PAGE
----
Remember from Lesson 1 that wood moves. Because of its cellular structure, wood is constantly ‘out of balance’ with its environment. When the air is humid, anything made of wood is absorbing moisture and swelling as it does. Conversely, when the air is dry, wood products are losing moisture and shrinking as they do.
This is a fairly simple law of nature. The difficulty arises when we push the material to do more than what’s natural; like staying straight, flat and not fall apart which are basic requirements for useful furniture and cabinets. Or when we try to prevent wood from moving at all. It’s common knowledge that we make wood products from trees, like lumber, cut the parts to the sizes that we need and glue them together. Is there anything else we really need to know than that?
For most people, no. For anyone who designs a product with wood as the material, though, knowing some basics is essential. In the first place, there are just 2 categories for wood building products: solid wood and plywood.
Some rules of thumb
Generally, plywood is for large panels and solid wood is for making frames. Plywood is ideally suited for economically covering large, flat areas. It’s also much more stable than solid wood due to how it’s made. Unlike solid wood, plywood is a man-made wood product comprised of several layers of veneer that are laid perpendicular to each other. Veneer can be anywhere from about 1/32″ to 1/8″ thick and from 8″ to about 30″ wide depending upon the species and how it’s cut out of the tree. The core part of a plywood sheet is made of alternating rotary-cut sheets which is not very sightly. The faces, which are the visible parts of the board, are made of matching leaves of the best veneer, usually called ‘fancy-face’ veneer. The reason plywood is so suitable for large areas is that it does not expand or contract in width. The downside of plywood is its edge:
There are few designs which call for the edge of plywood to be left exposed. It must either be ‘contained’ by a frame or banded with a veneered edge.
MDF, short for medium density fiberboard, is another type of plywood core. In this case, the ‘ply’ is comprised of many layers of paper laid up or glued on top of each other but having no grain direction like veneer core plywood. MDF is arguably the most stable core available but it’s also much weaker than veneer core plywood without the alternated wood layers. It’s also more vulnerable to water damage as it can absorb more than plywood.
Here are 2 examples of a ‘fancy-face’ table top:
Notice the frame around the perimeter and the highly figured wood in the center of the panel; both are tip-offs to plywood construction. In fact, a frame containing a solid wood top is not good construction as it would not move with the whole top. It would show gaps in the joints after one year.
Another type of veneered top:
Marquetry is fancy fancy-face veneer. It could be called the veneer-joiner’s art as it is usually made up of many small and intricate pieces of veneer carefully held together until they can be pressed permanently onto the table top. Then a solid wood frame is built around the outside to protect and conceal the edge of the core.
Here are 2 examples of a ‘plank’ style table top
Notice the ends of the planks are exposed which is a clear indication of the solid wood construction (in some cases, ‘breadboard’ ends are attached as a way of covering up the end grain if it’s objectionable). All of the boards are running in the same direction, usually lengthwise in this kind of a table. Plank tops are more straight-forward, tending to lend themselves to ‘quieter’ or robust designs. There is a certain predictability about them.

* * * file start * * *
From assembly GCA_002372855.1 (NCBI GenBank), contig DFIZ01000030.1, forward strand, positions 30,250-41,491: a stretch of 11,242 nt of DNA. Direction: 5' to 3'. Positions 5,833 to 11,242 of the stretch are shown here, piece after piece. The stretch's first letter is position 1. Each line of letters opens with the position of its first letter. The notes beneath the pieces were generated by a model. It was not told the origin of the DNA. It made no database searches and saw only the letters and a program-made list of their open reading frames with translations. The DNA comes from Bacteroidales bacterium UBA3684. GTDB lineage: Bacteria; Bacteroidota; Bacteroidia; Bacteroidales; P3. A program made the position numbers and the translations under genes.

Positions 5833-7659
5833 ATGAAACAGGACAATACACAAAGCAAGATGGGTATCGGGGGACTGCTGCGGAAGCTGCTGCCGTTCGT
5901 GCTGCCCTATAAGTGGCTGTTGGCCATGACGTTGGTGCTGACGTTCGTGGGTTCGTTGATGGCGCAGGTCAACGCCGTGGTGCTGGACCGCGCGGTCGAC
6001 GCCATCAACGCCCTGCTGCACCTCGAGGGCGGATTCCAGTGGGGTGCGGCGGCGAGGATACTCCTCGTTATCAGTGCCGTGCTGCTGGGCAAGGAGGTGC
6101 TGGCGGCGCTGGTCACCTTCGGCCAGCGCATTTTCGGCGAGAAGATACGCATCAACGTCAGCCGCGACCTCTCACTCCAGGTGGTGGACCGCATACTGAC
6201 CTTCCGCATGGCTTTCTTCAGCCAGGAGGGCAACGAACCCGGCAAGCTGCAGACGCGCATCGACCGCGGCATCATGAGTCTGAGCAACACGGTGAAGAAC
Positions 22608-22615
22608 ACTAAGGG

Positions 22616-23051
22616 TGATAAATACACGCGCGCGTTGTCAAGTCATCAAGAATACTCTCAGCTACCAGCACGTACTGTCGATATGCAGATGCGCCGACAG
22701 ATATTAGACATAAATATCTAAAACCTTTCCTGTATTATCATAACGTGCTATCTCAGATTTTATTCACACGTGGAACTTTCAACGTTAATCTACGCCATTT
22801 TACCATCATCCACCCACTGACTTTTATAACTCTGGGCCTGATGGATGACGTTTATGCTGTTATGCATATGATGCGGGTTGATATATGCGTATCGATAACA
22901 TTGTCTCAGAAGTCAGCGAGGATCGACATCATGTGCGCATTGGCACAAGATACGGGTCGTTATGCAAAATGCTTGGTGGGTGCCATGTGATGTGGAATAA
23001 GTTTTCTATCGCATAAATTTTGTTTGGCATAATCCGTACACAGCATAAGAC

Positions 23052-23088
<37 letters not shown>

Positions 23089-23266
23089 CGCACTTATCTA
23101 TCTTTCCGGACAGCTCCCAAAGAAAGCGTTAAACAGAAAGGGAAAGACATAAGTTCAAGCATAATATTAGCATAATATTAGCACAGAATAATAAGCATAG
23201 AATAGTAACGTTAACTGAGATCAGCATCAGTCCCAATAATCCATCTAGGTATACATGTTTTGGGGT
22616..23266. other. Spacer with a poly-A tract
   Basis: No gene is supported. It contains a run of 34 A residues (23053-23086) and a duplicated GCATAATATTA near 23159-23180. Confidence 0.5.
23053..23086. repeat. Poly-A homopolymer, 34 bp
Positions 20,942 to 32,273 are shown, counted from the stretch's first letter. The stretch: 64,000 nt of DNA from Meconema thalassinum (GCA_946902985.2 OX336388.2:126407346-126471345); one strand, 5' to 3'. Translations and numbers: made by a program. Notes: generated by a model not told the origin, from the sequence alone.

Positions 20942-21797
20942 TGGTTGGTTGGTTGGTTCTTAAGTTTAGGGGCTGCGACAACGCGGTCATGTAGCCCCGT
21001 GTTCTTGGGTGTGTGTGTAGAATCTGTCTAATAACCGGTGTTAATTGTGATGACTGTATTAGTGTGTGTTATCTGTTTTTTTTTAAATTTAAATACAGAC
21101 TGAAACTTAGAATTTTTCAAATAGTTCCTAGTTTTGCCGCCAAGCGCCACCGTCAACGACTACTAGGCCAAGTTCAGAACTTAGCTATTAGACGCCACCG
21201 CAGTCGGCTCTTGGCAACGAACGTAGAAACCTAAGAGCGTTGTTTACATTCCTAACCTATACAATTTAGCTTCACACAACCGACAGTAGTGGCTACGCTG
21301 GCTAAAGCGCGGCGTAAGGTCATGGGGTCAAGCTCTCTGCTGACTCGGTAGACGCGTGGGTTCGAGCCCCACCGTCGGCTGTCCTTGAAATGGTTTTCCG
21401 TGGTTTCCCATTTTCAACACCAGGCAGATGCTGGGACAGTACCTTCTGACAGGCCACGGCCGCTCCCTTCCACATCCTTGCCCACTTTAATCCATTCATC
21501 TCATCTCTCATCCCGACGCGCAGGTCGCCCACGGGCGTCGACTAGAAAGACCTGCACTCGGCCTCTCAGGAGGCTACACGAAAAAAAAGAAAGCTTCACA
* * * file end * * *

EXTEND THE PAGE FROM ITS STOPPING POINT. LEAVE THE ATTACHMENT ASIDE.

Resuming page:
Solid wood tops are best for this kind of expansion table which has all exposed edges and is intended for less delicate use.
Another type of solid wood table:
This kind of top is extraordinary because of the width of the plank. In this case, 1 board is wide enough for a full top. The edges are left unworked and if the bark still adheres to them, are called ‘live edge’. The wood is so beautiful by itself – even the ‘flaws’ have a certain wild feel – that very little additional detailing is required. There are not many species of trees anymore that lend themselves to a 1-piece top. Those that are available tend to be relatively pricey.
Which one is better, plywood or solid wood?
It’s a common misconception that one kind of material is intrinsically more valuable and desirable than the other. This is partially due to the unsavory reputation plywood has as ugly and common. As we learned above though, neither one is inherently ‘better’ than the other. Each approach has advantages and drawbacks. Solid wood seems to be more durable because its thickness protects it from superficial damage; but, it’s heavy. Veneer can show off the choicest cuts of the rarest woods in intricate and unique patterns; but, its beauty is literally only skin deep.
The best choice for any design is made from knowing what the strengths and limitations are of the materials and from having a sense of how a product might be used in any given environment. Style and personal preferences also play a part in the equation. Plank or solid wood table tops must be carefully held down or restrained both to restrict a tendency to warp and to allow a substantial amount of expansion and contraction across their width. While plywood tops must be structural, they don’t have quite the same movement issues requiring restraint like their solid wood counterparts.
solid wood: simple, robust design. Thickness, length and width of lumber expressed.
plywood: fancy face. Emphasis upon face; available for matching or patterned veneers. Primarily 2 dimensional.